Cricket Australia contract list 2010-11 April 8, 2010

Real job beckons for Bracken


The messages to Nathan Bracken telling him it's time to get a real job have been light-hearted, but he knows his mates are right. Bracken lost his Cricket Australia contract on Wednesday and will spend the winter without the security and status of the precious item he has owned for most of the past decade.

At 32, having overcome some serious knee operations, he is effectively a state player despite being ranked as high as No.2 last year in the ICC's one-day list. Bracken was surprised by the decision, figuring his limited-overs talents would be relied on heavily in the next 12 months, but he has been over-run by a group of younger, fitter and faster bowlers.

He is not angry when he speaks about his omission and at times sounds like he is already in retirement, but he is definitely not stepping down. Just stepping back after five Tests and 116 ODIs, and beginning to think about what life might be like away from his bowling mark.

It doesn't mean he's taking the news well. "It's very disappointing to lose it," he told Cricinfo. "As David Hussey said in the paper, he enjoys proving people wrong. I'm in a position where I've done that before and it feels pretty good. I want to prove that me being ranked No.1 in the world [in 2008] was no fluke, to show that I can get back there."

The cross from Andrew Hilditch and his selectors "changes things dramatically" for Bracken, who was planning to be at full fitness for the tour of the British Isles in June. He points out he was the one-day player of the year at the 2009 Allan Border Medal, but is realistic enough to know that if he heads to England during the winter it will be for the county Twenty20 competition.

"I thought this year, with the amount of one-day cricket and the World Cup in India, that would really improve my chances of getting a contract," he said. "The World Cup years are usually more in favour of the one-day players, but it didn't quite go through as I thought it might."

He has already turned down a T20 contract with Northamptonshire for the winter because it clashed with Australia's itinerary and his management is now scouting for other opportunities on and off the field. Having started a communications degree before his international career blossomed, he would enjoy a role in the media.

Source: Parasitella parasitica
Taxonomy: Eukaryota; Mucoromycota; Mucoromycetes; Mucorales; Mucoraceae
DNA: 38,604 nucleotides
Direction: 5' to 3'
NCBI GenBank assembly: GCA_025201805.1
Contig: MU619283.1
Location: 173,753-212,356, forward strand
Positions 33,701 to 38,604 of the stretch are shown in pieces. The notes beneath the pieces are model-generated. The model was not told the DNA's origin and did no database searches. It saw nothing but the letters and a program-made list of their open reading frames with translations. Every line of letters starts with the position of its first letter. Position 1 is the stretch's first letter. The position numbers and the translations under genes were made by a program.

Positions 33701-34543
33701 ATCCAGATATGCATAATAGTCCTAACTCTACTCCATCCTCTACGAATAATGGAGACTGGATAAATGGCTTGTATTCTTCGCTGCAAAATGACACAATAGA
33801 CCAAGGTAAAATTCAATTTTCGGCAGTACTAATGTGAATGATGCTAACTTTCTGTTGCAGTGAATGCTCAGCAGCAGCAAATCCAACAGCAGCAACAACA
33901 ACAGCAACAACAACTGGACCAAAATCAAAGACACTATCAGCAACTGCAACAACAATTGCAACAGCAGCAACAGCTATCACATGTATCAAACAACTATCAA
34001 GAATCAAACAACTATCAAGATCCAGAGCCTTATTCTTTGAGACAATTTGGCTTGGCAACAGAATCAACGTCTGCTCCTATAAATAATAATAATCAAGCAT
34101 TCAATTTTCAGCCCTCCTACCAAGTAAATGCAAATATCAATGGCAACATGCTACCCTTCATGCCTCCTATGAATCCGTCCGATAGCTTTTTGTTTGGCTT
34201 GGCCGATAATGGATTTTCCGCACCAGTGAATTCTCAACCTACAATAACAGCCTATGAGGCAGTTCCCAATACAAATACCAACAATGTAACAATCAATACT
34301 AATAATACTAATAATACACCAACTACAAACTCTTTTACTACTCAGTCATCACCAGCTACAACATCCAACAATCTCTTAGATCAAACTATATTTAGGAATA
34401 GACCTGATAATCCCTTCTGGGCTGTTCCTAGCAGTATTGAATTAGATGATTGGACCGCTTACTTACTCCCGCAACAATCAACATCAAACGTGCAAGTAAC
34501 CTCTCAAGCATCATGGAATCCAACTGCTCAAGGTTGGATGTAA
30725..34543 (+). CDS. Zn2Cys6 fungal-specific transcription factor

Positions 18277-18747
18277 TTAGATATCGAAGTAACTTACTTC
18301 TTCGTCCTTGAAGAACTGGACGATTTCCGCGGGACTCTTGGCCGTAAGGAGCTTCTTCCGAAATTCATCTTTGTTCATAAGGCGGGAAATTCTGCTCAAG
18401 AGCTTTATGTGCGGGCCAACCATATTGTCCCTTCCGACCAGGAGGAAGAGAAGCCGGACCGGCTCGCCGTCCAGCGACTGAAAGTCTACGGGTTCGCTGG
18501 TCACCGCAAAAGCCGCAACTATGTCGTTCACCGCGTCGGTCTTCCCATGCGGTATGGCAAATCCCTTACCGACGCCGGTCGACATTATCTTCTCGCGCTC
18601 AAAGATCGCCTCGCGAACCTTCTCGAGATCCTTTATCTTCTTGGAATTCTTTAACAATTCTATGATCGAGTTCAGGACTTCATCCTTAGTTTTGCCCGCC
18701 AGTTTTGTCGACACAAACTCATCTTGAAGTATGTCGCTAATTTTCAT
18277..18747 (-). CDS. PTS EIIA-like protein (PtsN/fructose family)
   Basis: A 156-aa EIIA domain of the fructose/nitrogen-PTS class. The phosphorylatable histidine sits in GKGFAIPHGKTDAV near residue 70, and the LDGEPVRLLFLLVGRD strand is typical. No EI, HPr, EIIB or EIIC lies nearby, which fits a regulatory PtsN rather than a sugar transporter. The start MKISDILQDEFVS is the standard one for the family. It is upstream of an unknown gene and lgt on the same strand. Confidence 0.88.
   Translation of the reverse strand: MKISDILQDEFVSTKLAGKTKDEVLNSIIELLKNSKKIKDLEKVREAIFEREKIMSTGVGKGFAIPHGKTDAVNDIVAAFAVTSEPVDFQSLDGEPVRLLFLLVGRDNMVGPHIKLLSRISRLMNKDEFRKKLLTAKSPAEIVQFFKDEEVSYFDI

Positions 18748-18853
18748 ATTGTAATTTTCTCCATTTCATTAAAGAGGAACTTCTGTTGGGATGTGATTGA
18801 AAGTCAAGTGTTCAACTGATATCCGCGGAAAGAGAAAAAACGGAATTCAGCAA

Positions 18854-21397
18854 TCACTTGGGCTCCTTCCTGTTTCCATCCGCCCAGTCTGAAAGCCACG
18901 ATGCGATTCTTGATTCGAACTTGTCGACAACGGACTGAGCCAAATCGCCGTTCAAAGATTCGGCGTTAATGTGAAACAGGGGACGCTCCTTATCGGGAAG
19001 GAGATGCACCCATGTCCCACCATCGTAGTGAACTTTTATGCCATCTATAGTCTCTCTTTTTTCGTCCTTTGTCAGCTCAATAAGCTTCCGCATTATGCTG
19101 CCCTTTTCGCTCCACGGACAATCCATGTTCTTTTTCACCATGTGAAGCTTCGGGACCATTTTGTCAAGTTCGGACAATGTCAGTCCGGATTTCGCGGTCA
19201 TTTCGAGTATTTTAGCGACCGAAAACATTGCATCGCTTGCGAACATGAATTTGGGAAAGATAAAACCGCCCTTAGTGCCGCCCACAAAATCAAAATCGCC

Ideally he'd love to be a sideline reporter or a behind-the-scenes man who details the extensive preparation of high-profile players. "Missing a Cricket Australia contract gives me these sorts of opportunities," he said. Support has come quickly from his followers on Twitter and Facebook and 47% of voters in a poll on Cricinfo's Australia home page believe he didn't deserve to lose his deal.

Bracken isn't sure what happens next in New South Wales' contract process but he does know about the IPL auction later in the year. Injuries and Australian commitments ruled him out of the first two tournaments and his contract for this event was bought out by Bangalore during his knee rehabilitation. He is well-suited to a role as a Twenty20 bowler for hire, giving away less than seven runs an over and achieving a strike-rate of 19.8 during 19 internationals.

While he was away from the Australian team Ryan Harris, Clint McKay and Doug Bollinger grew in popularity and won contracts along with Brett Lee and Shaun Tait. At New South Wales there is impressive younger talent in Mitchell Starc, Josh Hazlewood and Trent Copeland. The environment has changed and Bracken is aware of it.

"I've been lucky to be on a CA contract for the last eight or nine years and it's been very good to be on them," he said. "Missing out is never a great state to be in ... It's a chance to get back and re-set goals. It's a time to sit back and have a look at a few things."

He is determined to be ready for New South Wales' first game in October and the overall aim remains. "I want my contract back, plain and simple."

Peter English is the Australasia editor of Cricinfo

Comments have now been closed for this article

  • Dummy4 on April 11, 2010, 5:11 GMT